Elementary student reading of the floor with teacher

“Okay, I can see how all of this is great for older students, but how on Earth do I make PBL work with my younger ones?”

In my role as a PBLWorks National Faculty member, I hear this a lot from the elementary school teachers I work with. Involving students more in the process of their learning may sound great, but when that isn’t something you’ve had much experience with, it can feel a bit scary. I find that this is especially true when we are talking about Student Voice and Choice, one of Gold Standard PBL’s Essential Project Design Elements

To help you better understand what this element might look like in the elementary grades, I’ll use a project that my third grade students engaged in as an example.

Our “Heroes Project” focused on the driving question, “How can we, as junior historians, celebrate the heroes who have impacted our world?” Students worked together to come up with a definition of “hero” and then chose someone they viewed as a hero to learn more about. We ultimately transformed our classroom into a Heroes Museum and each student presented information about their hero in an exhibit.

Throughout the project, I offered a number of opportunities for students to help make decisions. 

Opportunity #1: What hero do you want to learn more about?

This is an easy one and something you probably already do. Because having too many choices can be overwhelming, I front loaded with some suggestions. As part of our entry event, I laid out a whole bunch of biographies that covered a variety of categories. I wanted to make sure that the things my students were interested in were represented somewhere in that collection of books. Students were given a little time at each table to review the books and then made a list of three people they’d like to learn more about.

students reviewing books

Opportunity #2: What information is important to share with our audience?

To model the research aspect of this project, we read biographies together and talked about the important facts shared in the text. I could have easily provided them with a list of information to collect about their hero, but this provided us with a great opportunity to decide together. You can always offer hints or suggestions if they leave out something important, but I think you’ll see that they have a pretty good idea of what needs to be included without you telling them.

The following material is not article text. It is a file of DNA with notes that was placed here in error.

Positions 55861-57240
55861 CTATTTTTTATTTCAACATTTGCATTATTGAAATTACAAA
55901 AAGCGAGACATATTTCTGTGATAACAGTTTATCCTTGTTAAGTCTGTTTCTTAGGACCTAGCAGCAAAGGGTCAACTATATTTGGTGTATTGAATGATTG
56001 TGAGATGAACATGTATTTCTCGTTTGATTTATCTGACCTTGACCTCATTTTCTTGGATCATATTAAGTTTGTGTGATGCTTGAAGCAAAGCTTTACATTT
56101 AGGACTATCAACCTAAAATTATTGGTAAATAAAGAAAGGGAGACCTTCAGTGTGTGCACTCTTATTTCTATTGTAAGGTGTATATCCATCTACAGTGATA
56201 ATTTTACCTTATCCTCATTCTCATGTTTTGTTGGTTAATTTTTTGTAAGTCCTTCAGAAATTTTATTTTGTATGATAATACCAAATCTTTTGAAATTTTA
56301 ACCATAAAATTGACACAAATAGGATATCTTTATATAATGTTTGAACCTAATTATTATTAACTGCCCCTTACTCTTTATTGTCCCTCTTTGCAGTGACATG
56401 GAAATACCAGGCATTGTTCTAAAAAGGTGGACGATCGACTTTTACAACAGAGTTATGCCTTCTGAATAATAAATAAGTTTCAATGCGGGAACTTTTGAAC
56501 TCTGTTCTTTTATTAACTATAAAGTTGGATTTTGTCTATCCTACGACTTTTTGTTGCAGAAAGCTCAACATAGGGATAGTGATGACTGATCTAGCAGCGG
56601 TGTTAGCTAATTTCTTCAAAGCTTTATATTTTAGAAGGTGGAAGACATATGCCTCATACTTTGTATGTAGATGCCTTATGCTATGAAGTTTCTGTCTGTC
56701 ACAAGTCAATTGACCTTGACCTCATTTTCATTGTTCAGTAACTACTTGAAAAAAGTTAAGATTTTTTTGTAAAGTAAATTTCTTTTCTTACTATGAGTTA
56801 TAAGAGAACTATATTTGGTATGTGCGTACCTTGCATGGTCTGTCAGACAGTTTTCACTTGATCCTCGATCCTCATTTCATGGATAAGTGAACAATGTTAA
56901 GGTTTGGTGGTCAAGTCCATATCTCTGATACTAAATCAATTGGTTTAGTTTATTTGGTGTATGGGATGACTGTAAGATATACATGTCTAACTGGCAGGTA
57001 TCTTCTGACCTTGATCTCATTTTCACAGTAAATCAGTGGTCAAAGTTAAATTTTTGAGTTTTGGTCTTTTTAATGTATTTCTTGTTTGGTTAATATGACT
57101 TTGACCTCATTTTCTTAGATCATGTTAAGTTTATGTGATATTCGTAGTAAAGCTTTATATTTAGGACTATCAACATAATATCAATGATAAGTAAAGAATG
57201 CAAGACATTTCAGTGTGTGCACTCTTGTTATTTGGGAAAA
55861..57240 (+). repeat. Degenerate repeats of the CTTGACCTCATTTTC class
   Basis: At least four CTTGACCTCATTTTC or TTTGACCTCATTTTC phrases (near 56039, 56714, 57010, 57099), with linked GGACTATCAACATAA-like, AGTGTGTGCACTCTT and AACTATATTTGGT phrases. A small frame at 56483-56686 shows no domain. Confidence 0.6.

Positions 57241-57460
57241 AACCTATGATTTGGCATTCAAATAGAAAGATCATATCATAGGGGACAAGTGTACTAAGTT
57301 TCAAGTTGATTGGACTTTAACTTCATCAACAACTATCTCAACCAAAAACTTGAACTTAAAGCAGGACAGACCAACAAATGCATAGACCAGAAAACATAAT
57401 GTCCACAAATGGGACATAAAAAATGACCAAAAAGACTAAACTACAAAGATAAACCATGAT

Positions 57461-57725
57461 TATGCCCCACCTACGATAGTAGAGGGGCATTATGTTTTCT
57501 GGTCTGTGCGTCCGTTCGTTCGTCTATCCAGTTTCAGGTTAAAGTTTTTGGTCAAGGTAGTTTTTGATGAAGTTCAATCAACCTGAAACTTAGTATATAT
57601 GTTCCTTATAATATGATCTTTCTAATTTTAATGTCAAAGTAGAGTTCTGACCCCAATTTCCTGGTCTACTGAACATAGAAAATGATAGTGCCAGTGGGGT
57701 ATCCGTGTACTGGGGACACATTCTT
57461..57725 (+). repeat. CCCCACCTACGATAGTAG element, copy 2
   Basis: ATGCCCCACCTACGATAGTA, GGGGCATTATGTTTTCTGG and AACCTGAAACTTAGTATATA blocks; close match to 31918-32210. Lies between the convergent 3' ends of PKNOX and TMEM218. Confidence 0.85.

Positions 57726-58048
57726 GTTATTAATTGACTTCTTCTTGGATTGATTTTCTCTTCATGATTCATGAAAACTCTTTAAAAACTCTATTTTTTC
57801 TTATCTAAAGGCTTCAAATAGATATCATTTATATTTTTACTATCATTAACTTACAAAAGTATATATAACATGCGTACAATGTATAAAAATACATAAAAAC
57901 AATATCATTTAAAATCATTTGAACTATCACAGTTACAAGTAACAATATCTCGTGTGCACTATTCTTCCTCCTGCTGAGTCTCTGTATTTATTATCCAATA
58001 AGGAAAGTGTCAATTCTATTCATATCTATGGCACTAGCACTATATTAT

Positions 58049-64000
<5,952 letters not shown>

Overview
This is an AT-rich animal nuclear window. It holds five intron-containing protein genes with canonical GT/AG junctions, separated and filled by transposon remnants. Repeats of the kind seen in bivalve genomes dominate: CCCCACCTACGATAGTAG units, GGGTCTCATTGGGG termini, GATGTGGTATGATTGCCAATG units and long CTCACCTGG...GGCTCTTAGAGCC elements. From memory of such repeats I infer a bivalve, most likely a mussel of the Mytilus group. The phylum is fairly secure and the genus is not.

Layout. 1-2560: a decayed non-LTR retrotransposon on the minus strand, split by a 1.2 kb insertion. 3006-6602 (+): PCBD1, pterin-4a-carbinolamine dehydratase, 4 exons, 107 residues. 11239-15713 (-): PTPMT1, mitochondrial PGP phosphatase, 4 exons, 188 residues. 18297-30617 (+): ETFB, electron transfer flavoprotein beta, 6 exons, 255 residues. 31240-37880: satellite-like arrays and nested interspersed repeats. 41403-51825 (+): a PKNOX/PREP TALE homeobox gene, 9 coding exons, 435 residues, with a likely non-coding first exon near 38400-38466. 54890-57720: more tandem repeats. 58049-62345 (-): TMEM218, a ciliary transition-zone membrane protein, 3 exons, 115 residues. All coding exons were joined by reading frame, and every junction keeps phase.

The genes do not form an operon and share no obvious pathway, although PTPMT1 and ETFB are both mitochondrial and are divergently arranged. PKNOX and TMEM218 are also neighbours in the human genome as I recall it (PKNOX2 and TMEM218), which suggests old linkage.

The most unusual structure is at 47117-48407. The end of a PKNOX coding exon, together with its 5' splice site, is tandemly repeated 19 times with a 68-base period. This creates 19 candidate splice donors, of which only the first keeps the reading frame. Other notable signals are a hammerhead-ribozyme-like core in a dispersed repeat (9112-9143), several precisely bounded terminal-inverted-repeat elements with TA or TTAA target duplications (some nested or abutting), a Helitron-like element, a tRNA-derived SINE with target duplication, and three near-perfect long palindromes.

Opportunity #3: What can I create for my museum exhibit?

As my grade level team and I were planning the project, we searched Pinterest for hero project ideas and created a board with samples of student work. When it was time to talk with the students about how they would present their information in an exhibit, I pulled up the board and showed the photos to them. This offered my students an idea of what they could create and generated a LOT of excitement. 

We made a list of things they liked from the photos and added ideas they came up with on their own. It was a pretty big list, so we revisited it the next day and agreed to eliminate any that we thought might take too long to create or require supplies that we didn’t have access to. 

I was open to them creating just about anything, but if you are uncomfortable giving students free rein here, there’s no reason you can’t limit the number of exhibits. Agreeing on 3-4 different options from that original brainstorm still offers them choice and can keep you from going crazy. 

Opportunity #4: What must my exhibit include?

No matter what kind of exhibit each student chose to create, we decided that every exhibit should have some of the same things. We set that criteria together by making a list of three reasonable expectations. 

three instructions

During the creation of the exhibits, students used this list to check their own work and give feedback to each other. Again, I could have decided this for them, but they were very capable of determining this as a group.

An important side note here is that every student was required to write a multiple paragraph biography about their hero. I used that to give each of them a grade for informational writing and reading comprehension of informational text. The exhibit was used to highlight some interesting things about the person, but was not graded for the report card, per se. 

Opportunity #5: How will my exhibit be assessed?

Because I had already graded each student on their written report, the exhibits offered a great opportunity for students to reflect on and assess their own work. As we wrapped up the project, students filled out a Project Reflection and Self-Assessment sheet and were able to grade themselves beside the grade I gave them on their report.

student presentations

Hopefully you can see through these examples that letting students completely take over the classroom isn’t what we mean when calling for Student Voice and Choice in PBL.

They don’t have to have control over ALL of the choices but offering them purposeful options and allowing them to help make decisions throughout the project goes a long way toward creating buy-in and increasing their motivation. Though our younger students may not have the same level of independence of middle or high school students, that doesn’t mean they can’t take a very active role within the project. 

Erin Gannon, National Faculty
Erin has served as a classroom teacher for over 20 years and currently teaches third grade in the Wake County Public School System in Raleigh, North Carolina. She is a member of the PBLWorks National Faculty.